Many studies to explore these factors have examined the relationship between mammographic density and breast tissue pathology [810, 31, 32, 36, 37]. Although several of these have also noted a close association with stromal changes [32, 3638], the tendency to focus principally on the relationship between increased mammographic density and specific epithelial lesions persists [7, 10, 31, 39]. The notion that increased mammographic density is attributable to the presence of more 'glandular tissue' reflects this view [35]. However, although statistically significant, the strength of the correlation between mammographic density and proliferative lesions in most studies is relatively weak.

The major tissue fraction in breast is stroma, not epithelial tissue. An alternative explanation is therefore that changes in mammographic density primarily reflect stromal changes and that these changes influence breast cancer risk [32]. Alteration of the stromal architecture and composition of the extracellular matrix is a well-recognized component of both benign and malignant breast pathologies, from the fibrosis within low-risk benign non-proliferative lesions (often encompassed by the term 'fibrocystic changes') through typical and atypical proliferative ductal lesions, to the 'stromal reaction' associated with ductal in situ and invasive carcinoma. Although the 'host reaction' in the latter malignant lesions has been attributed to paracrine perturbations originating from the epithelial tumour cell, fibrosis and stromal changes also occur in the absence of epithelial proliferation and can precede it. Recent studies have shown that both stromal architecture and composition can exert an important influence on normal epithelial biology [11, 40], and somatic mutations can be identified in the stromal compartment of breast tumours independently of mutations in the neoplastic epithelium [13, 14]. These observations are in keeping with the concept that stromal alterations might not always be 'reactive' but might sometimes play an initial 'landscaping' role in breast carcinogenesis, as has been proposed for the colon [41, 42].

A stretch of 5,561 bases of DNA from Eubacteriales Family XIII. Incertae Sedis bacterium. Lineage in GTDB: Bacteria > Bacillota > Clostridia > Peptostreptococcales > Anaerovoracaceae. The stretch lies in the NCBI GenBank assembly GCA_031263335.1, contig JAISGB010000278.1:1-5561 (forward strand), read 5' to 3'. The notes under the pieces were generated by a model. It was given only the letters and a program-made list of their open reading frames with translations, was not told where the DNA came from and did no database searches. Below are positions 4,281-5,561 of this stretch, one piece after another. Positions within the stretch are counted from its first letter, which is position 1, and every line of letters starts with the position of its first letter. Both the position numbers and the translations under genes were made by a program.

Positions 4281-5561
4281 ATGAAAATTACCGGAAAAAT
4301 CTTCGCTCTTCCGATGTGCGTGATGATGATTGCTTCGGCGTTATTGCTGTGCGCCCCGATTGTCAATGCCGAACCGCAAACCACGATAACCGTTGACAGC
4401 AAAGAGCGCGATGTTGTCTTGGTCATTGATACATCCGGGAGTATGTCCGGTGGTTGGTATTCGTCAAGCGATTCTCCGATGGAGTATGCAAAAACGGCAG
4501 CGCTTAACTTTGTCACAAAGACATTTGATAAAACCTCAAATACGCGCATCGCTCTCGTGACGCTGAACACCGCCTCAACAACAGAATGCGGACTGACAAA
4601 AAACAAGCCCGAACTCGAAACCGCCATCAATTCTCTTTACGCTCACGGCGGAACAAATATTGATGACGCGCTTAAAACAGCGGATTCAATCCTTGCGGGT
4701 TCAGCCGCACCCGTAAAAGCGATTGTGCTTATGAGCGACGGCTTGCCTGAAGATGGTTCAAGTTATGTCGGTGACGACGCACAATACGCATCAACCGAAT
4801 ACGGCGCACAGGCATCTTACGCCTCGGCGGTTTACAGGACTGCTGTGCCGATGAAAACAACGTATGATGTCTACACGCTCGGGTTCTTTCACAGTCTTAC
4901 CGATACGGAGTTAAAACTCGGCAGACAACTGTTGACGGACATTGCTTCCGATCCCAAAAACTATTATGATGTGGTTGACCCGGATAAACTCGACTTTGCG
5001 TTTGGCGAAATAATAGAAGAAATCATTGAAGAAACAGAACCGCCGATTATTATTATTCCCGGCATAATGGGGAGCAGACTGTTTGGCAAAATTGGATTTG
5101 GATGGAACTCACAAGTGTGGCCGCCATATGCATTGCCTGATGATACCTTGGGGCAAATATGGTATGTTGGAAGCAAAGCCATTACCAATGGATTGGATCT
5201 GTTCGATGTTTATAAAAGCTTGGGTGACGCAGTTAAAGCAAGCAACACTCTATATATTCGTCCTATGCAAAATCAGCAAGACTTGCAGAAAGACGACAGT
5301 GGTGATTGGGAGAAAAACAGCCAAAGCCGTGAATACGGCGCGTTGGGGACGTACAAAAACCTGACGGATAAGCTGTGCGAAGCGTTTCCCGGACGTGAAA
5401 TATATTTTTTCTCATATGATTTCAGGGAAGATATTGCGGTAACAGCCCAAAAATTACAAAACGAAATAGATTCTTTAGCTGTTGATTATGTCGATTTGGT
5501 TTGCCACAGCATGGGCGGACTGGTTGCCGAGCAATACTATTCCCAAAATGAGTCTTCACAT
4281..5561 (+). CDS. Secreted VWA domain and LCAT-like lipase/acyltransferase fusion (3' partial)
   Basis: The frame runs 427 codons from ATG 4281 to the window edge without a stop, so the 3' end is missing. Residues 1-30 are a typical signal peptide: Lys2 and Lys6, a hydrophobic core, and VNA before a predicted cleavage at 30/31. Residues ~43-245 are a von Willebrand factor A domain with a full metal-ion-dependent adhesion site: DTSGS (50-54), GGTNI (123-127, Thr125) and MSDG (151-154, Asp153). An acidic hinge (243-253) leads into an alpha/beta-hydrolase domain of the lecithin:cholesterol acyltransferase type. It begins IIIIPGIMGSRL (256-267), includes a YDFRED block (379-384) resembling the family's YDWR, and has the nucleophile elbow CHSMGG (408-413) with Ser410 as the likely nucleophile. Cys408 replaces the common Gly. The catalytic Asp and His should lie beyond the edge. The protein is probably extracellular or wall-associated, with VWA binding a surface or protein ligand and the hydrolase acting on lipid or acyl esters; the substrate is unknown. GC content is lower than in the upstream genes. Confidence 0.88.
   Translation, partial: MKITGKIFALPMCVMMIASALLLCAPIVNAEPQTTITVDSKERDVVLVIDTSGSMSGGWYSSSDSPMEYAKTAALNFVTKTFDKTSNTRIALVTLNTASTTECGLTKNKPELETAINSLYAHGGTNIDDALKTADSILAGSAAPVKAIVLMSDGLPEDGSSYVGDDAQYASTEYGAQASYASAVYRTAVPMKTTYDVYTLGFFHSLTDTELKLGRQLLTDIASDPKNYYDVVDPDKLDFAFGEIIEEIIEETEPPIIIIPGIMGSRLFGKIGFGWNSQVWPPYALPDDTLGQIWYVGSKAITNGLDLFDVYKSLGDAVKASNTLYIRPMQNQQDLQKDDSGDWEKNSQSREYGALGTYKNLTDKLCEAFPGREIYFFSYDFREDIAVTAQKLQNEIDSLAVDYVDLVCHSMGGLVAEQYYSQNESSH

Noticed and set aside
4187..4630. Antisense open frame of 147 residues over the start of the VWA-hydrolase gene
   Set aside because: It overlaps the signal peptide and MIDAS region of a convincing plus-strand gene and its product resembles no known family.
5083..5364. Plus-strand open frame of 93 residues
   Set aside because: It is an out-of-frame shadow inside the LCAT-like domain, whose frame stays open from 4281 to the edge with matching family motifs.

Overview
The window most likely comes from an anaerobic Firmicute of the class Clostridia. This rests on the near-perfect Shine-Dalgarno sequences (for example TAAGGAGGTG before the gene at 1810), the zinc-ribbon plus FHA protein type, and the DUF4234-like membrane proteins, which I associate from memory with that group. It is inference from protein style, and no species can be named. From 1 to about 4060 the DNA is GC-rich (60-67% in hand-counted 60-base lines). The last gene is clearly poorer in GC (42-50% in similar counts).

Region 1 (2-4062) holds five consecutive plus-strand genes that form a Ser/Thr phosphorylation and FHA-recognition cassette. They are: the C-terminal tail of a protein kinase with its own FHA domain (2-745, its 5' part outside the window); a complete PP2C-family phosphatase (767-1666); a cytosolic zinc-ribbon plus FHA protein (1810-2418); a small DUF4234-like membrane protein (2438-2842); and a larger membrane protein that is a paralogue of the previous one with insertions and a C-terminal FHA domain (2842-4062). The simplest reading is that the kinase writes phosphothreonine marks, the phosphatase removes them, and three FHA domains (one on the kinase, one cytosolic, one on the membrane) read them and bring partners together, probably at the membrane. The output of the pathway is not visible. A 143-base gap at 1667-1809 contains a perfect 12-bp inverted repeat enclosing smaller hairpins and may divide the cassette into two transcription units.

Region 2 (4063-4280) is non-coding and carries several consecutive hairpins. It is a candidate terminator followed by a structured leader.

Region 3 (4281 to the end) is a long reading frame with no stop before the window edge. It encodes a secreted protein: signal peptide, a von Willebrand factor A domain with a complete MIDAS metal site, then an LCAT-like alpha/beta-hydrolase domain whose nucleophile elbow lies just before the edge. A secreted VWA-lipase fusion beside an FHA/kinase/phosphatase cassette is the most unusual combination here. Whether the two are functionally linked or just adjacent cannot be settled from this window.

In the present study we have also found a significant association between increased mammographic density and high-risk DCIS lesions. However, despite agreement with several previous studies, some limitations to the broader interpretation of this study should be noted. The study cohort was biased towards patients undergoing biopsies after the identification of lesions by screening mammography, and the majority of women were also probably postmenopausal, reducing the proportion of cases in the category of high mammographic density [25]. The mammographic density was assessed by subjective categorization, although we used well-established criteria applied to mammograms performed within a standardized screening programme and restricted our study set to patients with clearly distinguishable extents of mammographic density (less than 25% or more than 50% of the mammogram occupied by dense tissue). The relationship between the region assessed for density and the tissue blocks examined was not precise. However, we restricted our assessments of mammographic density and corresponding tissue to the margins of region of tissue encompassed by the subsequent biopsy, ignoring the locations influenced by the detected lesion.

Although there was an association with the occurrence of DCIS, our study showed no significant correlation between mammographic density and epithelial proliferation or density of epithelial duct-lobular units within the corresponding region of breast tissue beyond the primary lesion. Instead, there was a close correlation between the extent of collagenous stroma measured with several indices and its composition measured by the expression of the stromal proteoglycans lumican and decorin.